2. Wordbirds by Liesl Schillinger. This creative book is an illustrated guide to the author's made-up words that add a little literary oomph to the 21st century. Read a great blurb on the book here.

3. Cats in tights. It's not quite what you think (actually, a little creepier than what I originally thought), but cats in people clothes are always good.

4. Do you want to write or do you want to be a writer? Good post on the topic. I found it on The Rumpus, where you can always count on getting a good punch in the gut when you need one.

5. New theory posted by National Geographic on the domestication of dogs.

Monday, November 11, 2013

Random Reading Recommendations or The Old Geiser's Guide to Books for Anna

Last Saturday, I was at my local library gleefully checking out books with my husband when we noticed to our utter delight that A BOOK SALE WAS OCCURRING!!!!!!!!!!!!!!

This, next to hikes in the National Parks, chocolate, kittens, and Labradors, is the best thing in the world. Naturally, we went by for a look-see. Naturally-er, we bought about ten books.

While I was there, rummaging through a box labeled "non-fiction hardback" ($1 each!!!!!), a random older gentleman approached me with a book in his hand.

"You might find this interesting," he said. "It's a first edition 1909 copy about a woman basketball player."

Nodding politely and feigning interest, I took the book from him (only to put it down later when he was gone, seeing as I am not at all interested in basketball, female or otherwise). This is not the first time a random older gentleman has politely directed me toward a book about women and I am left wondering: is this happening to other people as well????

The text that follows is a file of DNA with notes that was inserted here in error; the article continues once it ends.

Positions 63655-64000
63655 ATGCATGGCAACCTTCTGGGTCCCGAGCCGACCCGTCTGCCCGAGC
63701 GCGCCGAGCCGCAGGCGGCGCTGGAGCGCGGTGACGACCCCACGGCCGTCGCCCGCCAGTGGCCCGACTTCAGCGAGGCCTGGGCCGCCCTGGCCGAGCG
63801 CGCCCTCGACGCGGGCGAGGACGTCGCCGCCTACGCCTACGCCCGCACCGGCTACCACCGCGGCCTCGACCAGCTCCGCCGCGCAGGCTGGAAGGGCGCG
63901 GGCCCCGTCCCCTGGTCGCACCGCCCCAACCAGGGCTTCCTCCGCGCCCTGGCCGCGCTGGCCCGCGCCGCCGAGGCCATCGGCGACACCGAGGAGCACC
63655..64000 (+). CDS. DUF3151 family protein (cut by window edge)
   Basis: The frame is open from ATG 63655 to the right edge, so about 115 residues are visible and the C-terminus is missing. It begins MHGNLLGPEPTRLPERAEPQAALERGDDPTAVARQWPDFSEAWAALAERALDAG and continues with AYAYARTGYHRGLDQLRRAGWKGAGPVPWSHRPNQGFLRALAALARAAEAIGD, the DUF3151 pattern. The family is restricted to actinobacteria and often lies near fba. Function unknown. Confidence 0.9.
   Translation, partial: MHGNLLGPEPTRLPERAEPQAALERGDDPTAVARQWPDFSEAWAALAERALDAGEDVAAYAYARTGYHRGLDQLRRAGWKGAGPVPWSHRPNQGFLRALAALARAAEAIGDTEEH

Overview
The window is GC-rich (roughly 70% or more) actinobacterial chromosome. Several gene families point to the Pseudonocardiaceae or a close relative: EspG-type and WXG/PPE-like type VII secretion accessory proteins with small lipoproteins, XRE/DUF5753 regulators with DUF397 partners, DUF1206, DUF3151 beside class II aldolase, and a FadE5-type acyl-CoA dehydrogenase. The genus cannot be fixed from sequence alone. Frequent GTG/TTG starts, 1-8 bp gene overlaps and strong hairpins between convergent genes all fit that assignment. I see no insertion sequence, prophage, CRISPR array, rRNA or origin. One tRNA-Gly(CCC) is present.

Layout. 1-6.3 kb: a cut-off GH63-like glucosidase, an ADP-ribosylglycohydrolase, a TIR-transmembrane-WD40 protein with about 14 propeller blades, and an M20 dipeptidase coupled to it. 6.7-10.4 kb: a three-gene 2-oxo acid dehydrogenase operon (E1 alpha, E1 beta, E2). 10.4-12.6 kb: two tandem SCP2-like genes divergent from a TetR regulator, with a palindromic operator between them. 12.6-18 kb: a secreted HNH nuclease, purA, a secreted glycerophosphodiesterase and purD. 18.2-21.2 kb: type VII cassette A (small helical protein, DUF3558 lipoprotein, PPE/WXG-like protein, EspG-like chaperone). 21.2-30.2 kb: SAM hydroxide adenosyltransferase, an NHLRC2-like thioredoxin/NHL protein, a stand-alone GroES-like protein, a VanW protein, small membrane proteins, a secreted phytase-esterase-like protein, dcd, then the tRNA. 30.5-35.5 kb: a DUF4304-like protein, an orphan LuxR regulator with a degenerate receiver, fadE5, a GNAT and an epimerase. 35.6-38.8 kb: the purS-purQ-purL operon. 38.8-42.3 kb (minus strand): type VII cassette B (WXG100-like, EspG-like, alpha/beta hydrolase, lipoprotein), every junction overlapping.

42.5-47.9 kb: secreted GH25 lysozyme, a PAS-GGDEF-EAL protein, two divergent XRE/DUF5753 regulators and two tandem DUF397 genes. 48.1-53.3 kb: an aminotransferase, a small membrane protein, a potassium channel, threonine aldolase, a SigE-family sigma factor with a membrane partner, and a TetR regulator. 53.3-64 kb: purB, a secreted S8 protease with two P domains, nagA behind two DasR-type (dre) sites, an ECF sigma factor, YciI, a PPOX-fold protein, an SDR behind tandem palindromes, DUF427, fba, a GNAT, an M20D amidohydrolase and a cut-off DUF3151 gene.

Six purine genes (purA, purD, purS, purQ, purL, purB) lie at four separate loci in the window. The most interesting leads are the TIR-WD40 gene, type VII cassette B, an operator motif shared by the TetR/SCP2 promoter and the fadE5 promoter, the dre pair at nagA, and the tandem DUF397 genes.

Another recent example occurred early this summer, when we were in Seattle. Visiting the Flying Heritage Collection, a small, well-organized airplane museum, one of the volunteer docents approached me and directed me to their only female-themed exhibit: The Night Witches. An actually fascinating story, The Night Witches were young Russian women who, during World War II, flew bi-planes at night over German camps to terrify the troops.

So, ok. Thank you random old guy for guiding me to learn about something interesting. I am not wholly unappreciative. But I do notice there is a theme here: Older Gentleman Sees Young(ish) Woman And Impulsively Directs Her Toward Female-Centric Book, Exhibit, Etc.

I'm not sure what to make of this. These aren't perverts here. And they all seem genuinely invested in whatever they are recommending to me. And hey, I like to talk books with just about anyone. Trying not to have my indignant feminist head get carried away with the fact that they aren't exactly recommending books about locomotives or space travel, I also recognize they aren't directing me to the cookbooks either. So what's a young(ish) book-loving woman to do?
Maybe nothing. Maybe just sit back and observe what people think I might be interested in. Maybe next time it'll be a book on UFOs or stingrays or alien stingrays on UFOs. And that would probably be even more baffling.

Saturday, November 2, 2013

Weekly Wags

Here's the haps this week in the world of animals and writing.

1. Cassowarys

Reading a recent National Geographic magazine, I discovered the large, flightless bird called the Cassowary. Living in a select portion of Australia and Papua New Guinea, this awesome (and I think beautiful) bird lives on fruits and seeds. And the male rears the young!

2. S. Sgt. Reckless